Another important figure who is hoping to fill the soon to be vacated seat of the Palestinian Authority leader is Majid Faraj, head of the Palestinian General Intelligence Service.
A Palestinian study that was conducted recently by over a hundred Palestinian researchers questions what will happen to the Palestinian Authority in the near future. In essence, it predicts that the Palestinian Authority will collapse and all but disappear mainly as a result of Israel’s policies, which have weakened the authority and prevented it from advancing any political initiatives. It foresees the vanishing of the two-state solution for two peoples, and a retreat backward into full occupation and military rule in the territories.
According to the study, if the Palestinian Authority breaks down, all the various Palestinian political entities – including Fatah – are expected to become even more radicalized, and they will most likely escalate their violent struggle against Israel. A number of Palestinian leaders have even openly expressed their desire to return to living under Israeli occupation, since their standard of living and employment opportunities are likely to improve. Others are promoting initiatives in which whole sections of the West Bank – especially in the Hebron area – could be annexed by Jordan.
In any case, it is clear to everyone that the stability of the Palestinian Authority is rapidly disintegrating. Everyone agrees that Abbas’s role in Palestinian history – if he ever really played one – has come to an end. In the absence of a natural successor combined with the current weak leadership, the various power centers are gearing up for the power struggle by forging alliances and preparing for the day after. It would not be unreasonable to predict that because no successor has been named, a civil war between contenders for the crown and their supporters might break out upon the departure of the current leader. Huge amounts of money are being funneled into the area, weapons are being amassed, and activists organized.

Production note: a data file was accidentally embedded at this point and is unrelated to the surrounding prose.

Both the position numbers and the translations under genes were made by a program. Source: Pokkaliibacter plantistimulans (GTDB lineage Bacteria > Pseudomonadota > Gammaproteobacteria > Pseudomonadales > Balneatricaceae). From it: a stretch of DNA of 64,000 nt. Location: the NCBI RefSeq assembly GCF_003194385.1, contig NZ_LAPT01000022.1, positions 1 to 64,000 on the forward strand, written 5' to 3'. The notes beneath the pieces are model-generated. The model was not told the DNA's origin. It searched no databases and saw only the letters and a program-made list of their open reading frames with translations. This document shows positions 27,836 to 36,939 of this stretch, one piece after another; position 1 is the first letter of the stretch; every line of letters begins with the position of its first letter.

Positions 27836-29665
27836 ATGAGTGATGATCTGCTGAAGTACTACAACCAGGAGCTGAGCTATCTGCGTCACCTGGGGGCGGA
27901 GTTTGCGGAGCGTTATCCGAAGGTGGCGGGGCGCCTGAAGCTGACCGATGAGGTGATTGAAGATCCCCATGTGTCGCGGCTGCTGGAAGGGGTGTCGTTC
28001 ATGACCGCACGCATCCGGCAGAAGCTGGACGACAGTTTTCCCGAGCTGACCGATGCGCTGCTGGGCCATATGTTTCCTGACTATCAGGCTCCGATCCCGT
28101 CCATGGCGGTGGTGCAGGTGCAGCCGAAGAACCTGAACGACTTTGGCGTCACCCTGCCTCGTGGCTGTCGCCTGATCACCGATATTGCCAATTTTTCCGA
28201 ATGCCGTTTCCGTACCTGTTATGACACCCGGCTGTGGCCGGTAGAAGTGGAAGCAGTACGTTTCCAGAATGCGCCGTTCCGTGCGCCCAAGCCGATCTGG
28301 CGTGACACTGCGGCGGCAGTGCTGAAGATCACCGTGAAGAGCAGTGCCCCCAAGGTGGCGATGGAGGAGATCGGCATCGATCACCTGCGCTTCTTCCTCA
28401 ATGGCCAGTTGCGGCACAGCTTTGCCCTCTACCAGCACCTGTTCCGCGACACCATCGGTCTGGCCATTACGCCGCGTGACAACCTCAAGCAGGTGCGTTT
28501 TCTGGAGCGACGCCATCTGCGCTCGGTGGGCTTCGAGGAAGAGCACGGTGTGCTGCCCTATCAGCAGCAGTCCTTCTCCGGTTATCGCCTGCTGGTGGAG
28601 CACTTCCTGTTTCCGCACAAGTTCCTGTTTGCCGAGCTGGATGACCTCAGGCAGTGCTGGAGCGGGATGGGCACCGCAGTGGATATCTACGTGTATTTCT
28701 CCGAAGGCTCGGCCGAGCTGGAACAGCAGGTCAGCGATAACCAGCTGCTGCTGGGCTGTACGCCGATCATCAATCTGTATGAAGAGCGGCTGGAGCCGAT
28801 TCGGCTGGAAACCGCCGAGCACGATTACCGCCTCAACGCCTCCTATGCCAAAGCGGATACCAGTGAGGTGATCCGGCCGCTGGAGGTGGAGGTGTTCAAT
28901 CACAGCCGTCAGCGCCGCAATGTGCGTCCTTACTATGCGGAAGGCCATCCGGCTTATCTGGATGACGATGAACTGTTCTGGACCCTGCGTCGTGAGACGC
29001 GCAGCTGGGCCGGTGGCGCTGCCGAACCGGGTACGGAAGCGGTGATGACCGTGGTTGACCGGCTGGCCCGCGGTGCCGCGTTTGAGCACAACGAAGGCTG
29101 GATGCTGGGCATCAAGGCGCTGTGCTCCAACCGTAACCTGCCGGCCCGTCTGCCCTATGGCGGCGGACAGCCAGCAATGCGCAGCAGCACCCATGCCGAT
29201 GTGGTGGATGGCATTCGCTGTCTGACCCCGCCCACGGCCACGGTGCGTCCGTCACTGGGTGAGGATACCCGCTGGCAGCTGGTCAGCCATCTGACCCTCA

The fact that no one has any hope for a political solution has only aggravated the situation.
Under the current circumstances, any scenario is possible. Hamas might win control over Palestinian territories in the West Bank, which could instigate a civil war, as well as a full-blown intifada against Israel. Fatah, Islamic Jihad and Hamas might succeed in forming an alliance in which they jointly rule over the Palestinian Authority.
And if Marwan Barghouti were to be elected their leader, he would be hailed as the next Nelson Mandela. Alternatively, complete anarchy could reign throughout all the areas currently under Palestinian Authority control.
Rabbi Kook of blessed memory once said, “If a person does not try to rise up, then he will have no power to stop himself from falling very low.” This statement is extremely pertinent to our current predicament. The lack of action, combined with the absence of leadership on both sides, won’t just keep us stuck in the status quo, but will lead us deep into an abyss.
The writer is a former brigadier-general who served as a division head in the Shin Bet (Israel Security Agency).
Translated by Hannah Hochner.